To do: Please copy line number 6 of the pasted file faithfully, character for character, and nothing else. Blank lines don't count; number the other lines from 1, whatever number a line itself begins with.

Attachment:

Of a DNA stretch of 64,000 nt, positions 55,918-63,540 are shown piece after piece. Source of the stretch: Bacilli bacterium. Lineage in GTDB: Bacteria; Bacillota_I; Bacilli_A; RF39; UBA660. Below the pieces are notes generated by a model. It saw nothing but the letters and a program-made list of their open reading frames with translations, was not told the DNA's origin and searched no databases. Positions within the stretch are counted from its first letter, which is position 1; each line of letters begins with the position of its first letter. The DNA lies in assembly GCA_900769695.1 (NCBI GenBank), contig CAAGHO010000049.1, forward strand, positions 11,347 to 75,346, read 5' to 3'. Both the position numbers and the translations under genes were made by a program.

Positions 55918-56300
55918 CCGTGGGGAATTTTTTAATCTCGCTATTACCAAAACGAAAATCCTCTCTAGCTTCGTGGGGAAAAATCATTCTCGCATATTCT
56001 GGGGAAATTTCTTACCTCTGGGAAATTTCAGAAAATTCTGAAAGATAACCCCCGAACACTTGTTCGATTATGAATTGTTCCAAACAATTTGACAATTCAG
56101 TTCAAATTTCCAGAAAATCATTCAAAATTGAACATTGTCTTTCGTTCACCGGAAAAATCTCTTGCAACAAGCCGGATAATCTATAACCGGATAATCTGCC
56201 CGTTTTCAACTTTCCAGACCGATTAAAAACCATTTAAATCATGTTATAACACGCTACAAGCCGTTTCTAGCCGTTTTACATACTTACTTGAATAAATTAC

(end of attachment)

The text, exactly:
56201 CGTTTTCAACTTTCCAGACCGATTAAAAACCATTTAAATCATGTTATAACACGCTACAAGCCGTTTCTAGCCGTTTTACATACTTACTTGAATAAATTAC